Securing your home and holding on to your belongings while you are in prison can be difficult, especially if noone is going to be living in your home or you lose it while in custody. If noone else is going to be living in your home while you are away, you need to think about ways to keep it and your stuff safe.
Belongings in social tenancies
If your home is owned by the Housing Executive or a housing association, there are a few options available. You can ask your landlord to:
- board up your home (you might have to contribute towards the costs of this);
- allow a nominated person to live in your home.
Keep in mind that a nominated person will need to pay the rent in your place, as well as look after the property and that this person might not be entitled to housing benefit to help with paying rent.
If your landlord does not agree to a nominated person looking after your tenancy, you can still ask a trusted friend or a relative to keep an eye on your home from time to time, but if they move in, it will affect your housing benefit entitlement.
If you are not returning to your Housing Executive or housing association house, your landlord might store your belongings, but doesn’t have to do this. If your landlord agrees to store your stuff, it’ll only be for a short time so you’ll need to organise somewhere else for them to go fairly quickly. Your landlord may charge you for this service.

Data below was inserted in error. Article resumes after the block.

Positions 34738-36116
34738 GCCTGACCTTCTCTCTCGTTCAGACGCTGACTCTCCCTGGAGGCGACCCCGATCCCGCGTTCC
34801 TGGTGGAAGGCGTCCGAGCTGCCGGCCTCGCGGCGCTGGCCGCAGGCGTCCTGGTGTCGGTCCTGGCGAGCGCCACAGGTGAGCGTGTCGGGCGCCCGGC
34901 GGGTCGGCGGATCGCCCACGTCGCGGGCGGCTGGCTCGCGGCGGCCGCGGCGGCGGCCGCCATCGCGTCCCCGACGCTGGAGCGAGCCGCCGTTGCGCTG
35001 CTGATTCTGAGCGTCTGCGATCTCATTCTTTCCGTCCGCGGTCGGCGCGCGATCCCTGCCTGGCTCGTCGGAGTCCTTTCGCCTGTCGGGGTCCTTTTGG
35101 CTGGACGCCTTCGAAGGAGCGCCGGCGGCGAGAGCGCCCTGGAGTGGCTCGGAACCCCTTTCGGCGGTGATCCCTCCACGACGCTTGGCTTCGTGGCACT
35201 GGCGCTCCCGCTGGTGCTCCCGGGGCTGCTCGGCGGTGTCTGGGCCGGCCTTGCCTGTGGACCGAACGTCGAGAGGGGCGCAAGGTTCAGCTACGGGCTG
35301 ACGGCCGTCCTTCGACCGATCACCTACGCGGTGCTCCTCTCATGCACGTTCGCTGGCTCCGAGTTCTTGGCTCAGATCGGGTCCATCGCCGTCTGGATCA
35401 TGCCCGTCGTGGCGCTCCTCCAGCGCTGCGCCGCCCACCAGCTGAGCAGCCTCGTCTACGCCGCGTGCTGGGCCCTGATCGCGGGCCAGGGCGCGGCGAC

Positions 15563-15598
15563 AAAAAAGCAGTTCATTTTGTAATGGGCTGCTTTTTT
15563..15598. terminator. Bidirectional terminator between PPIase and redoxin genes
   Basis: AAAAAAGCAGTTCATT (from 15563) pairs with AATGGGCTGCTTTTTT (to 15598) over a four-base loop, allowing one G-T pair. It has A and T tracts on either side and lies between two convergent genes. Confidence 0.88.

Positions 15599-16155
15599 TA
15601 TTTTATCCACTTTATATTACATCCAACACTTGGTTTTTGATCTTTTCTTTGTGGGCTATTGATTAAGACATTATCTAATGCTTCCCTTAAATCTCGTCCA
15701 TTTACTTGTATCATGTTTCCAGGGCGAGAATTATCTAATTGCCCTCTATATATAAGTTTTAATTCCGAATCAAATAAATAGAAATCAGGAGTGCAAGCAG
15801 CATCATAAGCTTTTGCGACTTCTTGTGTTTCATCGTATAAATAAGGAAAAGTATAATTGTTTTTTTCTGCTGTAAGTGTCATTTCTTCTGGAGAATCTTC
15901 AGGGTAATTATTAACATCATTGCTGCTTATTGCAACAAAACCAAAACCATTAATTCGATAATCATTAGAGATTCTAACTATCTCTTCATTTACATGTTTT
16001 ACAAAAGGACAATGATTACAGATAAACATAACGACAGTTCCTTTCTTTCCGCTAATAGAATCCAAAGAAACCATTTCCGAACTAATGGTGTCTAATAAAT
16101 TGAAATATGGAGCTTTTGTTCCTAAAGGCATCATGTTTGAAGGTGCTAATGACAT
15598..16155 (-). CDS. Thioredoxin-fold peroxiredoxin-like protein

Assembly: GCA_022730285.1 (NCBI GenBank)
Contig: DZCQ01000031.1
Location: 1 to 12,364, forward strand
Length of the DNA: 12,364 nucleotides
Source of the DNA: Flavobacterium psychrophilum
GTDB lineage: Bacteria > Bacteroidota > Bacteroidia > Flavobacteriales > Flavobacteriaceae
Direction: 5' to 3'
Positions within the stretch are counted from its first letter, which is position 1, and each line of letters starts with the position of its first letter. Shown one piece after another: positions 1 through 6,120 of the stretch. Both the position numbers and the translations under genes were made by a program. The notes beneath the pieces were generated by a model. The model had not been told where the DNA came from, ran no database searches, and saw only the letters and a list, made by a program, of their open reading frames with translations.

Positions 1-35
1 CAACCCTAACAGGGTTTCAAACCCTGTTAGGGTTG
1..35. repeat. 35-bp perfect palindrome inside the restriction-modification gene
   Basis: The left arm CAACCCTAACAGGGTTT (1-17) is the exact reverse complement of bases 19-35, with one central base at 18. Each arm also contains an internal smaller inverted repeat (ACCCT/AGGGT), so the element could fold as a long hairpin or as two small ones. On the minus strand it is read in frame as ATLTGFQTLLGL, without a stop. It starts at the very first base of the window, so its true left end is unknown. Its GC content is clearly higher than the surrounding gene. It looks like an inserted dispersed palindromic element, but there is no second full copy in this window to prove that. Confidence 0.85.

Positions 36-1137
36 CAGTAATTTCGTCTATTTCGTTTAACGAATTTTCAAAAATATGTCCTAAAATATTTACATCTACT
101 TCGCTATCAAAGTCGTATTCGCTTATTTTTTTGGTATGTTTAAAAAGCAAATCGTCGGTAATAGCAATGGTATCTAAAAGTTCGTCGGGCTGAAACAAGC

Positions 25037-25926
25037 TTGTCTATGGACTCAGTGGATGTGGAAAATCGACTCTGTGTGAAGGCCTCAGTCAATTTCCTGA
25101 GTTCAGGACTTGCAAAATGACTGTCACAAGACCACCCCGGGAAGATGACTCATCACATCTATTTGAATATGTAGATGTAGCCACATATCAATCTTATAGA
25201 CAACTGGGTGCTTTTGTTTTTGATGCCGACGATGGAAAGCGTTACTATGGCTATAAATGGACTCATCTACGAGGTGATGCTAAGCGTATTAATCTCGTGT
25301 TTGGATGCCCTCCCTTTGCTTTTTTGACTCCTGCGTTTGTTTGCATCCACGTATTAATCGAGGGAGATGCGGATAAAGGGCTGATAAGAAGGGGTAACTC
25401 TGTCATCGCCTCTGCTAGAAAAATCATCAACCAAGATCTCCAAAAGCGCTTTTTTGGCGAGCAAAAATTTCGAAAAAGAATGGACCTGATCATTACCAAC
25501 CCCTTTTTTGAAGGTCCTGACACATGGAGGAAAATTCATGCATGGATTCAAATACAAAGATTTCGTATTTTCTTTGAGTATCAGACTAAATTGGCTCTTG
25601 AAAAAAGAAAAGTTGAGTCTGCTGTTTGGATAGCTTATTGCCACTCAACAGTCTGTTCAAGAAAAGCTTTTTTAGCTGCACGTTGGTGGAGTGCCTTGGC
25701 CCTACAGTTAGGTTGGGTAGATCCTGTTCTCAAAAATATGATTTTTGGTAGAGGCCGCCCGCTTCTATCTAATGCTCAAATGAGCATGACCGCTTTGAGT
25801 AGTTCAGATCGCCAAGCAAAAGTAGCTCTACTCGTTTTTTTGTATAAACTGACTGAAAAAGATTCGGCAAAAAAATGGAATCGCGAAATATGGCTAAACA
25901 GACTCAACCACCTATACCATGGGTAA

Belongings in private tenancies
If you are able to keep your tenancy, try to have someone visit the property from time to time to make sure your belongings are safe. You should also ask this person to check your post in case you receive any notices or instructions from your landlord. If you're going to ask someone to do this for you, remember to inform the landlord, as he/she will want to know if someone other than the tenant is visiting the property.
If you give up your tenancy when you go into prison, you will need to arrange storage of your belongings elsewhere. Commercial storage companies are usually expensive, so you might want to think about leaving your belongings with a family member or a friend while you are absent.
Belongings of owner-occupiers
Make sure your home is secure if you haven't arranged for someone else to live it in while you are in prison. You should check that the locks are of a good standard and think about installing a burglar alarm. Have someone you trust check the property regularly and check your insurance documents in case you need to notify your insurer that there's noone currently living in the property.
If your home is repossessed while you’re in prison, you need to contact your lender to find out what they plan to do with your belongings. In these circumstances, try to get friends and family on the outside to look after and store your belongings.